5 pumpkin beers actually worth trying


Some people love pumpkin beers, but even more hate them. It’s easy to understand why with so many terrible options on the market. Here are five that are definitely worth trying. They’ll probably cost you less than a Starbucks pumpkin spiced latte, so there’s no excuse not to get in the seasonal spirit.

Honorable Mention – Southern Tier Pumking

Souther Tier

Normally this would be one of the top beers on the list, but it’s become incredibly common so you’ve most likely already tried it. The aroma is distinctly pumpkin pie and doesn’t smell like a cheap imitation. The pumpkin flavor is less dominating, allowing the beer itself to shine instead of just the novelty ingredient. If you somehow haven’t tried Southern Tier Pumking, do that immediately. Some have complained that it hasn’t been as good the past couple years, but I don’t see it. 8.6% ABV

Schlafly Pumpkin Ale


This is another beer that many may have already tried, but it’s too good to leave off the list. Schlafly Pumpkin Ale is a damn fine beer that happens to have pumpkin it it. The subtlety of the pumpkin makes it a perfect place to start for those who don’t buy into the pumpkin beer craze. It’s full-bodied and incredibly flavorful, making Schlafly Pumpkin Ale so much more than just a seasonal one-off. 8% ABV

Point Beer Whole Hog Pumpkin Ale


Like most on this list, Point’s Whole Hog Pumpkin Ale uses real pumpkin in addition to pumpkin pie spices (some combination of cinnamon, ginger, nutmeg, allspice, cloves). It has more body than most, allowing extra spice and pumpkin flavor to stand out without overwhelming the beer. This is the highest cinnamon to other spices ration of the bunch, so for those of you that love the smell of cinnamon, this beer’s for you. 7.5% ABV

Upslope Pumpkin Ale


Beer is obviously not meant for children, but the pumpkins in Upslope Pumpkin Ale certainly are. Upslope uses Baby Bear pumpkins (miniatures) from a nearby farm, making it perfect for those of you who like to brag about eating farm-to-table. The beer tastes incredibly fresh, which I’m sure has nothing to do with the local pumpkins and everything to do with good beer, but it certainly stood out. Upslope uses 6 spices in their Pumpkin Ale, and I can’t put my finger on what the sixth would be. I’m going to guess cardamom. 7.7% ABV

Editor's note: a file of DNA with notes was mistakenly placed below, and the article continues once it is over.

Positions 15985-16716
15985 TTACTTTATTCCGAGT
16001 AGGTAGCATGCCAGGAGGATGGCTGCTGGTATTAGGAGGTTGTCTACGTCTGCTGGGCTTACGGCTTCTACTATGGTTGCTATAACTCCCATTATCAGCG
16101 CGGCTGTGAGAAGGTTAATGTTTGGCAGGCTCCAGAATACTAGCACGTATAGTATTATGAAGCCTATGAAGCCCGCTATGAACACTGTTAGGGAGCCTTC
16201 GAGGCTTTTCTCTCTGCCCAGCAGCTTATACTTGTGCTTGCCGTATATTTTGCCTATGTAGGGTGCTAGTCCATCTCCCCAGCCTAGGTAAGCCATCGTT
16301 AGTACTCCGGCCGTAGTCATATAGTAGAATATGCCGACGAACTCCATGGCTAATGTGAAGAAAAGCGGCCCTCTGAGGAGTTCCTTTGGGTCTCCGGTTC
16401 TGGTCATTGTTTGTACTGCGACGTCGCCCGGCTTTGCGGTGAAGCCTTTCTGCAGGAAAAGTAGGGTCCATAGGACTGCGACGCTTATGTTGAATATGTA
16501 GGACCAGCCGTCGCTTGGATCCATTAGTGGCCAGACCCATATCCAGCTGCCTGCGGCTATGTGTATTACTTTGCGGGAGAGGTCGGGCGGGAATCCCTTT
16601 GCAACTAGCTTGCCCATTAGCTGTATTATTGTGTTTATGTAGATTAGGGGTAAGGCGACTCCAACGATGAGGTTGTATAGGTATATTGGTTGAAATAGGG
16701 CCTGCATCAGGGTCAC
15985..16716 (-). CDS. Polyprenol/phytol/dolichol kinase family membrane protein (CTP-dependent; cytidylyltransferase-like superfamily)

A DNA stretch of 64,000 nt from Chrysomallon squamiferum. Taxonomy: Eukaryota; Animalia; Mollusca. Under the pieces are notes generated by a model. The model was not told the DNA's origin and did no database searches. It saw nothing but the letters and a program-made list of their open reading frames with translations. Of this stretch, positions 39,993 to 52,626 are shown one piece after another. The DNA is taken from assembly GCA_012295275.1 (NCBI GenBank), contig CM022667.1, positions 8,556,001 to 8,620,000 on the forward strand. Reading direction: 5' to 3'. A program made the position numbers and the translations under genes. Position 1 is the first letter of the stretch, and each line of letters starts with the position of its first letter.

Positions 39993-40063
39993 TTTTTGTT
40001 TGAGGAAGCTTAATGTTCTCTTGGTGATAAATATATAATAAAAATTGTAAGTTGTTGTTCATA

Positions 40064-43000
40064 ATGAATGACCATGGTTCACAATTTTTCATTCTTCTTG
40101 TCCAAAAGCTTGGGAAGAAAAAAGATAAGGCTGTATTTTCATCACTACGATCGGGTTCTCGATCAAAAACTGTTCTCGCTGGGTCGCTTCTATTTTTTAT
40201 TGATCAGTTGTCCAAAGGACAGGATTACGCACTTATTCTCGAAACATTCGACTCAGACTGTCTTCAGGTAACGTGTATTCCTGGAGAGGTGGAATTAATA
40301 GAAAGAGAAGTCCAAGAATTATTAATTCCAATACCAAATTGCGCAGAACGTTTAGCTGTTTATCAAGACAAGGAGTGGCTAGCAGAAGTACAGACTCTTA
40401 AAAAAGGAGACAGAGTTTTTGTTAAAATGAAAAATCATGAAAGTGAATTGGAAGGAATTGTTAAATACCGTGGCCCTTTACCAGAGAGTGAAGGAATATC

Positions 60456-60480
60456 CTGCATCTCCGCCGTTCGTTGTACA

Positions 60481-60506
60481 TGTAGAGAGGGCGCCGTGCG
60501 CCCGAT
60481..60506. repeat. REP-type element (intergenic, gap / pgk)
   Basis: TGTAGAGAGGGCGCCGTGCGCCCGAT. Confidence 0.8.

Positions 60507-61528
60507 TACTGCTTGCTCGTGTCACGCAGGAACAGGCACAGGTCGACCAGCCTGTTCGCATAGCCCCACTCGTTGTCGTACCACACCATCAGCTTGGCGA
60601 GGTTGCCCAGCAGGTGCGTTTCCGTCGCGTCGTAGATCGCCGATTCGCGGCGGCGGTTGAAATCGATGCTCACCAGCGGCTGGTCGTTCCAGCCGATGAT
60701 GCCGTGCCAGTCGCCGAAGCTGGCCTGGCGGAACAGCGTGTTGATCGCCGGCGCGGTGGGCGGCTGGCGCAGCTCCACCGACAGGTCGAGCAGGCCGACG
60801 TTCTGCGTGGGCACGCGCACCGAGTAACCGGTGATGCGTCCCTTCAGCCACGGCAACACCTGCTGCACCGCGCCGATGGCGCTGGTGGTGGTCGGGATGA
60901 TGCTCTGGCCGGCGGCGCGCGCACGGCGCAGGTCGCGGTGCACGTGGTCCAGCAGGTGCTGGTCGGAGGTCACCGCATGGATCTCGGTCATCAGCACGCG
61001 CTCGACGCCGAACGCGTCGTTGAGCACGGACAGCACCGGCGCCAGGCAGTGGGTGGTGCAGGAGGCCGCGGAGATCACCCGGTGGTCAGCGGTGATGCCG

Imperial Pumpkin Ale Weyerbacher


There are plenty of pumpkin beers with 8% ABV that don’t throw “Imperial” in the name, but it pays off on it with huge flavor to match the name. Wayerbacher’s pumpkin doesn’t hide deep within the beer, but rather sits on the front porch like an expertly carved jack-o-lantern. Imperial Pumpkin Ale has a rich caramel flavor lacking in many of the other beers on the list. That’s not necessarily good or bad, just unique. It’s full-bodied and packed with spices but doesn’t taste or smell like pumpkin pie. It’s just the pumpkin, and it’s amazing. 8% ABV

Elysian Dark O’ The Moon Pumpkin Stout


I love a good “change of pace” beer, and this is it. Elysian has one of the few pumpkin stouts on the market. Granted an ale can also be a stout, but the general public doesn’t know that. It’s rare to see a dark pumpkin beer, and Dark O’ the Moon Pumpkin Stout is as black as the patch at midnight. It’s slightly bitter and has a chocolate flavor that’s irresistible. EDOtMPS is as unique as it is delicious. Something about it makes me want to go take a hayride, and sit around a campfire. Anyone have a barn dance coming up? 6.5% ABV